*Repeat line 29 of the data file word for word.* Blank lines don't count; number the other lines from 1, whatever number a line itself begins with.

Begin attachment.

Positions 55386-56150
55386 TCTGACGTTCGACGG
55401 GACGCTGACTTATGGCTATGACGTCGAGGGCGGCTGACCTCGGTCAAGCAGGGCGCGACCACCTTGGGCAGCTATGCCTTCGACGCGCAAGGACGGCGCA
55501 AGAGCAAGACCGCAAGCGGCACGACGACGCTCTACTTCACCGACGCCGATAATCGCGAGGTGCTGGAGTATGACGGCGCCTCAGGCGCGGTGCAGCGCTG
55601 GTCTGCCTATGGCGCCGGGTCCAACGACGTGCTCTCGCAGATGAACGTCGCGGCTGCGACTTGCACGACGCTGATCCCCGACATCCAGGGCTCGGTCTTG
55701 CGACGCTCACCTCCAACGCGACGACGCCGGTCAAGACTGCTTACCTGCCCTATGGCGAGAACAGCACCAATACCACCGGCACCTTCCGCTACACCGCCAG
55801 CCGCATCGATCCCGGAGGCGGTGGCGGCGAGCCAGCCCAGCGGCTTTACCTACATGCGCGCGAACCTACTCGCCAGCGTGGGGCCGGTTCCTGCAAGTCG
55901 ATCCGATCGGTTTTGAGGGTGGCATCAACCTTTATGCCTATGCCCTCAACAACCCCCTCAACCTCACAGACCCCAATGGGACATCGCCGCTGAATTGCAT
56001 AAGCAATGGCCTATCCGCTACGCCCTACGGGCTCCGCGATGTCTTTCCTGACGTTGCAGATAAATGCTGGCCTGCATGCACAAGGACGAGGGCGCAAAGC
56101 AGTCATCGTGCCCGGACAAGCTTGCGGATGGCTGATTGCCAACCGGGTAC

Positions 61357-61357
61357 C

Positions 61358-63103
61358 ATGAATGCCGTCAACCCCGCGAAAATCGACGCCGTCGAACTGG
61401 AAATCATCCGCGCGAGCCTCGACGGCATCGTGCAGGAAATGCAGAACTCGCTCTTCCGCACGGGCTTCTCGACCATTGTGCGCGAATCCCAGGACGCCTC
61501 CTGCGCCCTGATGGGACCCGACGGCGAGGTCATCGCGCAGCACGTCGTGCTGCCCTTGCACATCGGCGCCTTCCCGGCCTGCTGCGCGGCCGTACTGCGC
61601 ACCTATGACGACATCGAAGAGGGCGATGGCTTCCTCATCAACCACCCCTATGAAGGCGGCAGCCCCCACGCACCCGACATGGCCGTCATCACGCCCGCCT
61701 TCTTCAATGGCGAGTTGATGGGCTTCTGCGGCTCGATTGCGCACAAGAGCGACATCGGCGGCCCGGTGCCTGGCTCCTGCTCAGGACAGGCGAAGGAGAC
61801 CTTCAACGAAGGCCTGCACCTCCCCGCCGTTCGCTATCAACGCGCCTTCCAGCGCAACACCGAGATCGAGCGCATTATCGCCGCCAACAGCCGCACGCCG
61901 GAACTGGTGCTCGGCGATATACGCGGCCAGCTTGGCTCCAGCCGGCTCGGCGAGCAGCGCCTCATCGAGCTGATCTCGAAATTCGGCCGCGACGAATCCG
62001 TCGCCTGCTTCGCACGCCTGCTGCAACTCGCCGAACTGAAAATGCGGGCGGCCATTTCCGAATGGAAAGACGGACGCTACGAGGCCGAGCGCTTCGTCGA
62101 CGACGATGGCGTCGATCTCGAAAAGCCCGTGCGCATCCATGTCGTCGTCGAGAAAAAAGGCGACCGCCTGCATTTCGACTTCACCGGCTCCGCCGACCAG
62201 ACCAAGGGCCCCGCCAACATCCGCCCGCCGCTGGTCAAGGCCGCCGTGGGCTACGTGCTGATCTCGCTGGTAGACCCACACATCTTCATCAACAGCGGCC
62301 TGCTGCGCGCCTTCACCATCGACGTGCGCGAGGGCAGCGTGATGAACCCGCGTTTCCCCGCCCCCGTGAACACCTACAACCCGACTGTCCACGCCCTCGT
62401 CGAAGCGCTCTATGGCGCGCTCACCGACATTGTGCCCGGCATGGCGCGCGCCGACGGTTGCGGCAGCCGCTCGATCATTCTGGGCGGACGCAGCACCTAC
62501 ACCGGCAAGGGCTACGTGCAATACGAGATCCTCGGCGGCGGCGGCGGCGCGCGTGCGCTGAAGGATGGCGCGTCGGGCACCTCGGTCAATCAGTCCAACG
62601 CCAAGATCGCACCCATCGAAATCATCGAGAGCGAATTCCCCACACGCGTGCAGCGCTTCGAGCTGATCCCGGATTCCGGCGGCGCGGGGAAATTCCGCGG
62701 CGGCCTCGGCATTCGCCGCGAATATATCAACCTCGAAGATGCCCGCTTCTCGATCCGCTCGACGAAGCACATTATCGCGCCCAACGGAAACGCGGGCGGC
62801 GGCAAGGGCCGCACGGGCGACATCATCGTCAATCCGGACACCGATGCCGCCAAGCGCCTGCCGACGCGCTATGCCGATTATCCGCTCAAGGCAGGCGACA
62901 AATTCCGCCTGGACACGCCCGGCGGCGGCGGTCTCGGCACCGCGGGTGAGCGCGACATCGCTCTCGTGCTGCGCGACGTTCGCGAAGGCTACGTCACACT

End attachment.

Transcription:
62801 GGCAAGGGCCGCACGGGCGACATCATCGTCAATCCGGACACCGATGCCGCCAAGCGCCTGCCGACGCGCTATGCCGATTATCCGCTCAAGGCAGGCGACA